Saturday, August 25, 2012


When we first started investigating home schooling A. Peevie for high school, I met with my friend X-Mom several times. X-Mom homeschools four kids, and is my go-to girl for all things homeschool--but I was getting panicky because I was not getting the answers I needed.

I kept asking, But how do we do it? and she would just ambiguate: "There are SO MANY options! SO MANY ways to do things." I wanted answers, but she knew that we had to discover our own path. Meanwhile, the part of my brain that requires certitude was starting to need an adult beverage.

We kept on talking. I kept on reading. I joined a homeschool co-op. We learned about multitudinous opportunities for learning, and unlimited permutations of homeschool choices. There's Kahn Academy; RadioLab podcasts; high-level online learning opportunities from Coursera, Udacity, and EdX; LiveMocha, or a free online language learning program (Mango) from Chicago Public Library; and tons more.

Meanwhile, well-meaning friends, family members, and others kept saying, "But what about socialization?" and "What about transcripts?" and "How will he get into college?" and "You will be such a great teacher!" Ack. That last one is the most disconnected from our reality of all. If homeschooling depended on me teaching A. Peevie, then we would both be doomed. I could not even teach my kids to use the potty, let alone teach them polynomials or the periodic table. (They had to potty train themselves, when they were ready.)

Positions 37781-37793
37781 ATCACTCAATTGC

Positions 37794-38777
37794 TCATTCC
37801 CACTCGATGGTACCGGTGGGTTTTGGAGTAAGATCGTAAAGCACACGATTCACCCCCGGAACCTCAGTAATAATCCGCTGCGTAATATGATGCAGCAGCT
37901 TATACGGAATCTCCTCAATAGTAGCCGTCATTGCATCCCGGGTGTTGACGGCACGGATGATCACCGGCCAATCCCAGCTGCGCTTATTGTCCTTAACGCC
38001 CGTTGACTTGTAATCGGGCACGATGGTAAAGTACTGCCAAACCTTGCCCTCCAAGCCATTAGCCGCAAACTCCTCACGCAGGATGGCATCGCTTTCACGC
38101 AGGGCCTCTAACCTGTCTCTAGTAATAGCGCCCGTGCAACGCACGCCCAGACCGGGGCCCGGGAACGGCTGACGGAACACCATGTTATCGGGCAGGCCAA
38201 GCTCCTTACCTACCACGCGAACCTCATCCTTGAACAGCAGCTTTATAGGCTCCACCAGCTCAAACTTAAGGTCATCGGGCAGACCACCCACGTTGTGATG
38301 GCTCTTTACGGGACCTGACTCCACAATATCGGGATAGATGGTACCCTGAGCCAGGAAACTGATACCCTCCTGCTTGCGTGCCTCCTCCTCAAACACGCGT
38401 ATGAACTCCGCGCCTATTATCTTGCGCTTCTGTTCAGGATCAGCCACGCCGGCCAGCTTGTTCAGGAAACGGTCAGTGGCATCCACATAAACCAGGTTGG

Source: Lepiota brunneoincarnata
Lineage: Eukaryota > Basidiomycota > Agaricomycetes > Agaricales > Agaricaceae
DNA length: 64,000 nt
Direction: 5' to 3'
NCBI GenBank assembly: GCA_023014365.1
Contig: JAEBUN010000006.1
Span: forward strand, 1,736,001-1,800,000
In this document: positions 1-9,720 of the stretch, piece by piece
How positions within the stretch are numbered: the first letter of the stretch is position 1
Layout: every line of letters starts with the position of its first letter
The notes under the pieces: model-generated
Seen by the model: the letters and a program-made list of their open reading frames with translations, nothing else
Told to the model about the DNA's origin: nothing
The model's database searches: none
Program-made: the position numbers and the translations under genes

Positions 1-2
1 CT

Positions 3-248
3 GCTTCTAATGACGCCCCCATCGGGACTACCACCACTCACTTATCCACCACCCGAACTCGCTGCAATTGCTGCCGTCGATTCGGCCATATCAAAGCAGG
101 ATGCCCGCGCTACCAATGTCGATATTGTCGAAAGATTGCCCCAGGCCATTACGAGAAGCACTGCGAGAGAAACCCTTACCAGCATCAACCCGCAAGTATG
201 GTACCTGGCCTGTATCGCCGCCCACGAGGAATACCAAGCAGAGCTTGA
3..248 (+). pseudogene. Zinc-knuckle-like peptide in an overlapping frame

Quinn Cummings in the Wall Street Journal calls homeschooling "roam schooling," and describes a high school schedule that combines classes in a brick-and-mortar high school, a variety of online learning opportunities, community college classes, park district activities, and non-traditional learning settings. This is the multi-faceted approach that home school is becoming for us; and this is the reason X-mom stuck to her ambiguity: she couldn't tell us how to do it, because she didn't know what options would work for us, and in what combination.
We finally have A. Peevie's schedule mostly ironed out for his first semester of high school, and I am feeling MUCH less panicky about potentially ruining his life.

Here's what we've got on tap for A. Peevie's fall line-up:

  • Writing and Poetry (taught by a Ph.D. instructor in a private home)
  • AP Music Theory (homeschool co-op class in a real piano lab in a private home)
  • Introduction to Christianity (Gospel of John, Mere Christianity by C.S. Lewis, and a study guide; supervised by E. Peevie)
  • Some kind of science, still undefined

Friday--homeschool co-op 10-week classes including:
 Now tell me that schedule doesn't make you want to become a homeschool student yourself!